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Abdominal Abscess Treatment & Management

  • Author: Alan A Saber, MD, MS, FACS; Chief Editor: John Geibel, MD, DSc, MSc, MA  more...
Updated: Jun 21, 2016

Approach Considerations

Contraindications for surgical correction of abdominal abscesses are based on the patient’s comorbidities and on the individual’s ability to tolerate surgery.


Pharmacologic Therapy

Pharmacologic therapy involves the empiric administration of parenteral empiric antibiotics. This should be initiated before abscess drainage and concluded when all systemic signs of sepsis have resolved. Because abscess fluid usually contains a mixture of aerobic and anaerobic organisms, initial empiric therapy must be directed against both types of microbes. This may be accomplished with antibiotic combination therapy or with broad-spectrum single-agent therapy. Specific therapy is then guided by the results of cultures retrieved from the abscess.[5]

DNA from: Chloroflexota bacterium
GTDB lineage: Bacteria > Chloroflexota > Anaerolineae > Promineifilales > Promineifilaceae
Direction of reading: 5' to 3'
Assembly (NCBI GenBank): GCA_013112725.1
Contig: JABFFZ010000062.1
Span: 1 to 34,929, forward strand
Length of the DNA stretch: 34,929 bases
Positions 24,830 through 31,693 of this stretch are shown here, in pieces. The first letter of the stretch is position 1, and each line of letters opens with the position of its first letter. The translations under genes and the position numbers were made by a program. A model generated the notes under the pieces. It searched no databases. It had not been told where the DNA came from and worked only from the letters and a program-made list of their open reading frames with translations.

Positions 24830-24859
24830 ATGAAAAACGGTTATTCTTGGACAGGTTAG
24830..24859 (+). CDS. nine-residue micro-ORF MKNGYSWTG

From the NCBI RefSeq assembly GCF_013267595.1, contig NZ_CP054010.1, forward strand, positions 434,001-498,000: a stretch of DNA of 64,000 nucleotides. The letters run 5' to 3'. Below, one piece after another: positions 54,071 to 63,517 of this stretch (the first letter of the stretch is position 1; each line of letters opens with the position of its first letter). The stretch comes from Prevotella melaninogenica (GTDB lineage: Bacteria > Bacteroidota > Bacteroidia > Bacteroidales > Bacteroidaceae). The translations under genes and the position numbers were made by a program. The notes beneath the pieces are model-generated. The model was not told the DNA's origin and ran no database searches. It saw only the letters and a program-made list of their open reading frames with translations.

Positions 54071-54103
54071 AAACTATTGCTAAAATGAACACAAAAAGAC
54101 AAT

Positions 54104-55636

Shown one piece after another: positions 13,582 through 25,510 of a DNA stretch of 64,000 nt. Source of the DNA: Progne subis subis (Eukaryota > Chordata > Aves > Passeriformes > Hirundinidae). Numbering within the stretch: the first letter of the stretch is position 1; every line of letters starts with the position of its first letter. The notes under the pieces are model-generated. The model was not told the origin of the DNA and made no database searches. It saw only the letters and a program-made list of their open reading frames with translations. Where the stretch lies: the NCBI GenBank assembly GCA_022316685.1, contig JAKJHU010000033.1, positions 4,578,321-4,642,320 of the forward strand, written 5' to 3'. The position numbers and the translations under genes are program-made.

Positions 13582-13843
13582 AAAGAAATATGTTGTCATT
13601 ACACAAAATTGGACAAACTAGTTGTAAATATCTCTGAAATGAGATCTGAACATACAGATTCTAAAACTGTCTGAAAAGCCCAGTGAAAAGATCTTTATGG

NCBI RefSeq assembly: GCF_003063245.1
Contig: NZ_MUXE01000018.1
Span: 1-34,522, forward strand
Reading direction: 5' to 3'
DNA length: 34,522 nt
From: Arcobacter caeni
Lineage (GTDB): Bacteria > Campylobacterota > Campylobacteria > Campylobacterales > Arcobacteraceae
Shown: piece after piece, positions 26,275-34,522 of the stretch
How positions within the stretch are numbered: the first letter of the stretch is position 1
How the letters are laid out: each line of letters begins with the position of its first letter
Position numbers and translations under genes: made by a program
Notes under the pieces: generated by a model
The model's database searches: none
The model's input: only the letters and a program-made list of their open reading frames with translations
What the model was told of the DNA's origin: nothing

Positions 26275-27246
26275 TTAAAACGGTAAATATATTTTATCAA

In patients who are immunosuppressed, candidal species may play an important pathogenic role, and treatment with amphotericin B may be indicated.


Percutaneous Abscess Drainage

Drainage of pus is mandatory and is the first line of defense against progressive sepsis. Percutaneous computed tomography (CT)-guided catheter drainage has become the standard treatment of most intra-abdominal abscesses (see the image below). It avoids anesthesia and possibly difficult laparotomy, prevents the possibility of wound complications from open surgery, and may reduce the length of hospitalization. It also obviates the possibility of contaminating other areas within the peritoneal cavity.

Percutaneous computed tomography (CT) scan–guided Percutaneous computed tomography (CT) scan–guided drainage of postoperative subhepatic collection.

CT-guided drainage delineates the abscess cavity and may provide safe access for percutaneous drainage. When performed by experienced physicians, it also prevents the possibility of injury to adjacent viscera or blood vessels.[10, 11]